Take care of mindfulness and mindfulness will take care of you.

Buddho93
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Re: Mantra in Theravada (aside from Buddho)

Post by Buddho93 »

befriend wrote:
Tue Aug 06, 2019 4:15 pm
I like chanting namo Tasso bhagavato arahato samasambuddassa its devotional and calms my mind it's a gentle recollection of the Buddha and has made me experience rapture
I concur, it’s longer than Buddho but not too long that it’s difficult to memorise. It can be great for centering oneself 🙏

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Wizard in the Forest
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Re: Mantra in Theravada (aside from Buddho)

Post by Wizard in the Forest »

"One is not born a woman, but becomes one."- Simone de Beauvoir

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Aloka
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Re: Mantra in Theravada (aside from Buddho)

Post by Aloka »

Chanting a gentle and tuneful "Let go" to oneself can be helpful sometimes!

:)

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greenjuice
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Re: Mantra in Theravada (aside from Buddho)

Post by greenjuice »

Maybe

sabbe satta bhavantu sukhitatta

"may all beings be happy"

from Metta Sutta.

Gregor_Ackermann
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Re: Mantra in Theravada (aside from Buddho)

Post by Gregor_Ackermann »

Mantras don't have any magical power so I guess any word could do. However, as words do posses a power to suggest and change mood we should carefully choose the appropriate one.

Traditional Thai forests mantras like Buddho, Dhammo and Sangho are used for that reason- those mantras should awake inspiration and devotion.

I find words "Peace" and "Happiness" are helpful to focus the mind. Also, I find that having mantra in your native language is more energising then if it is in another language- like Pali or English if it's not your first language.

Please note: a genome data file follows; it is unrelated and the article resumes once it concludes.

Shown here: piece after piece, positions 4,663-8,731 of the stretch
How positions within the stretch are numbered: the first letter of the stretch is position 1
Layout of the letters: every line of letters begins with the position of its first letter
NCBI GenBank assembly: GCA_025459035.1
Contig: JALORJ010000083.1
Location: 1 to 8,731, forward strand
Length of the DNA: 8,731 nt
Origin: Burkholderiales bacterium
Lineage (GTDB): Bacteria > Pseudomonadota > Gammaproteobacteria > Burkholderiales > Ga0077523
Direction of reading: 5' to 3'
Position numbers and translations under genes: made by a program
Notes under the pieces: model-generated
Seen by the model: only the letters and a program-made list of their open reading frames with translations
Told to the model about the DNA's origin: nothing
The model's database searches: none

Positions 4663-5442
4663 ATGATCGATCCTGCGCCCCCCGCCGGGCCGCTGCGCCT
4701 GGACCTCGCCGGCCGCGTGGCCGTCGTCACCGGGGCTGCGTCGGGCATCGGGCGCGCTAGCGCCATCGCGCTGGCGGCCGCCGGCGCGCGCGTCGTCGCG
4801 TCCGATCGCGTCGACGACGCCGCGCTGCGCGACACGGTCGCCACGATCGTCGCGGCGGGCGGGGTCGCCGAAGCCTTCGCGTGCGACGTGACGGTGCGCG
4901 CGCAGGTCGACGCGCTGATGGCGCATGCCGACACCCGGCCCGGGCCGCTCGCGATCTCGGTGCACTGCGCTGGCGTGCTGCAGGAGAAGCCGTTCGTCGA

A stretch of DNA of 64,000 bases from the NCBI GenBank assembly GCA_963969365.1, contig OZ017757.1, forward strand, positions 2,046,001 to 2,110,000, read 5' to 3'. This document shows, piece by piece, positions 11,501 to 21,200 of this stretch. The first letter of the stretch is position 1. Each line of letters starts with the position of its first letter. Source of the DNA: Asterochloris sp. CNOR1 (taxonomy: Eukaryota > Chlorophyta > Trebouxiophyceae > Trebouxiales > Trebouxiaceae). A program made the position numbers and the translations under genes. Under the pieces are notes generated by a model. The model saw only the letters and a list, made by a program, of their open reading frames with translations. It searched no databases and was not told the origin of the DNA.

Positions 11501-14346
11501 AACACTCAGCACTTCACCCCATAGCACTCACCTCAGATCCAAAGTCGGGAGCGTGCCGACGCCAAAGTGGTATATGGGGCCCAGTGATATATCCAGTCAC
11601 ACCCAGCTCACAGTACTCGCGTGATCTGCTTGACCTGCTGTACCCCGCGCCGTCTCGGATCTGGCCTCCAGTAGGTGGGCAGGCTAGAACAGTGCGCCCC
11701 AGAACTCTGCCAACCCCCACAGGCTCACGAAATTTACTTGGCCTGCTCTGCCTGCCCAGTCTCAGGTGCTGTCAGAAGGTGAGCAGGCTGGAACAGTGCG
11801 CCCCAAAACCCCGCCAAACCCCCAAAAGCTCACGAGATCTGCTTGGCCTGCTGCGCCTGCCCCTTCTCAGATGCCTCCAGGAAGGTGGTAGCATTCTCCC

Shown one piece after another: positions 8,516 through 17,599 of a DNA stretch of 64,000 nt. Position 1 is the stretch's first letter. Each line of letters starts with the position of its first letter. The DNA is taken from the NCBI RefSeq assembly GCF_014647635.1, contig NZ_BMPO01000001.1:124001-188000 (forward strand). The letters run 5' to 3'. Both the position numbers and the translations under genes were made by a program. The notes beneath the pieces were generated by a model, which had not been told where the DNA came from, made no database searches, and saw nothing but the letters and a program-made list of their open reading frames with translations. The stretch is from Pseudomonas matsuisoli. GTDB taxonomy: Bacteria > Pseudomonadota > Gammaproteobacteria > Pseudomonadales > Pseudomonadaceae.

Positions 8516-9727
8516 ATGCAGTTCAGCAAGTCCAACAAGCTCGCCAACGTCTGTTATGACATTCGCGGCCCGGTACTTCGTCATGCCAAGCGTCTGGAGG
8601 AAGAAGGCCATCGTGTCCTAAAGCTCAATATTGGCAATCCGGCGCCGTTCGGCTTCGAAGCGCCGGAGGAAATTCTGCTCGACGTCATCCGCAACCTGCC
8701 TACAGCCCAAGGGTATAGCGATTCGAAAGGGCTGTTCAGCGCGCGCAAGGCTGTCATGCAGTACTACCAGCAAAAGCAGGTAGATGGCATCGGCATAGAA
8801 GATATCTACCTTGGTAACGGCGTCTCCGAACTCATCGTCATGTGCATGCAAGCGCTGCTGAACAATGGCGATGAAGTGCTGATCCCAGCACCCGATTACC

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Kim OHara
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Re: Mantra in Theravada (aside from Buddho)

Post by Kim OHara »

bazzaman wrote:
Tue Jul 16, 2019 12:42 am
..Just speculation... but the use of rosaries might have been a remnant of previvious Mahayana/Vajrayana traditions before Theravada became dominant...
It might have gone all the way back to pre-Buddhist traditions in India, too. The rosary is an incredibly old and widespread tool.
Wikipedia has this:
The English word bead derives from the Old English noun bede which means a prayer.[2][3][4][5] The oldest image of a string of beads in a religious context and resembling a string of prayer beads is found on the fresco of the "Adorants" (or "Worshipers") at the Xeste 3 building of the prehistoric settlement of Akrotiri, Santorini (Thera,) Greece (Wall Paintings of Thera.)[6] dating from the 17th c. BC (c. 1613 BC.) The exact origins of prayer beads remain uncertain, but their earliest historical use probably traces to Hindu prayers in India.[1][3][7] Buddhism probably borrowed the concept from Hinduism.[1][3] The statue of a Hindu holy man with beads dates to the third century BC.[3][7]
and
According to Vedic scriptures 103 beads were used during Treta Yuga, 108 beads during Dvapara Yuga, and 111 beads in Kali Yuga.[citation needed]
:reading: https://en.wikipedia.org/wiki/Prayer_be ... _etymology

:focus:

That Hindu connection reminded me that a mantra with a tune is still a mantra, afaik, and I find that the melody and rhythm help to keep it going without interruption. Just think of Hare Rama...
But I don't know anything about singing mantras in Buddhism.

:namaste:
Kim

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bazzaman
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Re: Mantra in Theravada (aside from Buddho)

Post by bazzaman »

Yeah well "Wikipedia"... " Buddhism probably borrowed the concept from Hinduism.[1][3] The statue of a Hindu holy man with beads dates to the third century BC.[3][7]"
Buddha Dhamma already well established by this time; so it's a toss-up as to who appropriated what from whom. Besides it wasn't "Hinduism" as such yet. Maybe some wandering ascetics were using beads; but it seems that the spread to other countries might well have been initiated by contact with Buddhists. Alexander for instance. Greece, worry-beads...? Just speculation of course.
Atāṇo loko anabhissaro...

Yena yena hi maññanti tato taṃ hoti aññathā,